The problem of chronic diarrhea in colorectal cancer survivors is multifactorial. The greatest risks include a history of radiation therapy and the type of surgery employed. First, radiation effects such as cellular damage and scarring or fibrosis can lead to bowel absorption problems that contribute to diarrhea.[7] In rectal cancer treatment, both pre- and postoperative radiation increased the risk of chronic bowel problems.[8] These problems included increased frequency of bowel movements, incontinence, pad wearing, and inability to defer having a bowel movement. Symptoms can be apparent for up to 5 years post-treatment, with some individuals reporting anorectal dysfunction even 10 years post radiation.[9] Second, type of surgical intervention is important to note. One study revealed that those who underwent an anterior resection reported more diarrhea urgency and frequency, and those who had a stoma placed were also at greater risk.[10] The higher the stoma is located in the gastrointestinal tract, the greater the likelihood of diarrhea problems. Achieving bowel regularity and preventing odiferous diarrhea were reported difficulties in adapting to the ostomy. Education and provision of resources at time of surgery are imperative for patients who receive radiation therapy or have an anterior resection or permanent ostomy, as they may be more prone to frequent loose stools.[4]

Management of Diarrhea

Dietary modification, medications, and naturopathic alternatives are mainstay therapies to ameliorate the problem. The BRAT diet of bananas, plain rice, applesauce, and plain toast, recommended by the National Cancer Institute, or the BRATTY diet (BRAT plus tea and yogurt)[11] can be recommended. Both diets provide many beneficial nutrients and are fairly tolerable. Bananas replace potassium lost in the large volume of stool, while rice and toast contain healthy starches and sugars that normally bulk stool. Applesauce contains the natural bulking agent pectin. Yogurt in the BRATTY diet contains both protein and active cultures to maintain the natural flora in the colon, thereby promoting bowel movement regularity. It is important to confirm that the yogurt consumed does contain active cultures and that it is naturally sweetened, if possible, as artificial sweeteners can cause or exacerbate diarrhea. For both the BRAT and BRATTY diets, rice and toast should be eaten plain, because additives such as butter and spices may actually worsen diarrhea. Patients should drink decaffeinated rather than caffeinated teas, as caffeine can stimulate the bowel and increase the likelihood of diarrhea.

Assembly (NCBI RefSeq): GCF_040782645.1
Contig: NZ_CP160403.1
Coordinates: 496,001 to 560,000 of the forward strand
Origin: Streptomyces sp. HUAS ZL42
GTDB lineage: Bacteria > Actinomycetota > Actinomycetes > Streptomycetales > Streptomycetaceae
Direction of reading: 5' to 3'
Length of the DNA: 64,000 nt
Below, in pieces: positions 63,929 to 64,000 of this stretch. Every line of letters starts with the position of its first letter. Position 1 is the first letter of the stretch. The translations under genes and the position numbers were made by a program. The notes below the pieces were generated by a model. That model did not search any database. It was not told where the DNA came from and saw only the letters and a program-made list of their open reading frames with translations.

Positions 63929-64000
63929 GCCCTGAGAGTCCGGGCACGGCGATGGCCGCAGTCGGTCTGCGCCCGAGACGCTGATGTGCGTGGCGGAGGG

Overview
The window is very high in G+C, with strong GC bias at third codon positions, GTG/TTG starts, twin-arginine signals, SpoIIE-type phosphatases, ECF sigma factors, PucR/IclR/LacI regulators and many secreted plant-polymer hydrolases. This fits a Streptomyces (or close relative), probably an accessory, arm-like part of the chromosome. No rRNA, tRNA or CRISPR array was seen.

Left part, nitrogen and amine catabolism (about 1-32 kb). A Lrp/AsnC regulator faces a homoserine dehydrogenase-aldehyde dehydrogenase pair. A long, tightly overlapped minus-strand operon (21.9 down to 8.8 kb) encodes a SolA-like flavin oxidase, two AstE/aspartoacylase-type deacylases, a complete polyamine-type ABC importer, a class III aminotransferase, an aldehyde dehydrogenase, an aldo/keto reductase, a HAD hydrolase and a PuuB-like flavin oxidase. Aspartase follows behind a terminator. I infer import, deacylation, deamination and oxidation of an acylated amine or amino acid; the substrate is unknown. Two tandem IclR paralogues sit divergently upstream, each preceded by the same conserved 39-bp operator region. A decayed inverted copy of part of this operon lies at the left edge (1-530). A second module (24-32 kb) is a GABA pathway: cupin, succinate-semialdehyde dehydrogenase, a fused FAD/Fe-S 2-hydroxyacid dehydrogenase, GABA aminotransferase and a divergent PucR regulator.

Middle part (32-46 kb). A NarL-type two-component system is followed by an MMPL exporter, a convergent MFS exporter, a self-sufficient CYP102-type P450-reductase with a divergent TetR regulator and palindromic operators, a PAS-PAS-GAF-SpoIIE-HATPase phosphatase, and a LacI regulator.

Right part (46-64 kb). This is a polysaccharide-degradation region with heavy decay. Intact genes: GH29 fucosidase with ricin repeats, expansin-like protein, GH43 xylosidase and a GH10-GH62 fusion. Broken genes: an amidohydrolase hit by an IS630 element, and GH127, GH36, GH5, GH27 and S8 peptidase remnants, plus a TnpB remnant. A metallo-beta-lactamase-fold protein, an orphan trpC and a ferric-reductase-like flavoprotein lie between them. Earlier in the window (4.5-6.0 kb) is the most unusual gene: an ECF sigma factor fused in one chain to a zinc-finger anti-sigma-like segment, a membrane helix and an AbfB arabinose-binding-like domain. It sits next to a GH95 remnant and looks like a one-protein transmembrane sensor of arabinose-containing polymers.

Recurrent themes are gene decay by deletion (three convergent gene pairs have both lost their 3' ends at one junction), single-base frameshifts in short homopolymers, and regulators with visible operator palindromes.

Food limitations and dietary management can be difficult, especially for those who will have permanent ostomies. Nurses must assess what portion of the intestine remains, to determine how best to educate patients about what foods may be appropriate or lead to diarrhea. In addition, dietary recommendations should be balanced and not lead to further malnutrition.[12]

TABLE 2


Antidiarrheal Agents

Medications[13] and naturopathic alternatives such as probiotics[14–16] can be explored to help prevent diarrhea and restore normal bowel function. While most antidiarrheal medications are not recommended for long-term use, loperamide, because of its low toxicity profile, has been used long-term at low doses.[17] If individuals use antidiarrheal agents, nurses and doctors should emphasize to these patients that they need to follow up closely and regularly with a physician, to explore alternative solutions to their diarrhea. Table 2 highlights a variety of agents that help to prevent or control diarrhea.

Nursing Implications

Because nurses are on the front lines of patient care, we must be aware of diarrhea as a long-term potential complication in colorectal cancer survivors. Diarrhea assessment, patient education, and psychosocial support are primary nursing responsibilities.

First, nurses should conduct a comprehensive diarrhea assessment in colorectal cancer survivors at each follow-up visit. Nurses should ask not only about the number of stools per day but also should inquire about the volume of diarrhea the patient is experiencing, and its impact on daily living. A grading scale such as the Common Terminology Criteria for Adverse Events (CTCAE) is often used to determine the severity of the patient's diarrhea (Table 1).[2]

TABLE 3


Dietary Recommendations for Diarrhea

Second, nurses should educate patients about the need to report diarrhea early in the course of their colorectal cancer management. Without education and encouragement to report symptoms, survivors may feel the problem is inevitable and may not address their concerns at follow-up visits. In addition, care and follow-up may be shifted from an oncologist to a primary care provider, who may not fully understand the side effects of treatments. This can create a barrier for cancer survivors seeking help for a chronic condition like diarrhea.[3] Resources regarding medication management, dietary modifications, and ostomy support also need to be given on initial diagnosis, to help survivors cope throughout the disease trajectory. A dietary guide is included in Table 3.

Third, dealing with chronic diarrhea and the many dietary and medical treatments to control it can be time-consuming and very difficult for survivors, leading to their withdrawal from normal activities of daily living and in turn resulting in social isolation. Therefore, nurses play a primary role in psychosocial care through acknowledgement of symptoms, guidance through treatment options, and support. While studies of the long-term side effect of diarrhea in colorectal cancer survivors are limited, there is a consistent negative correlation with quality of life for those who suffer from this chronic complication.[18]

Overall, as increasing numbers of patients live longer following a colorectal cancer diagnosis, it is important that physicians and nurses take steps to help them improve their quality of life. In the case of colorectal cancer survivors, this can often be achieved through optimal management of diarrhea.

Financial Disclosure:The authors have no significant financial interest or other relationship with the manufacturers of any products or providers of any service mentioned in this article.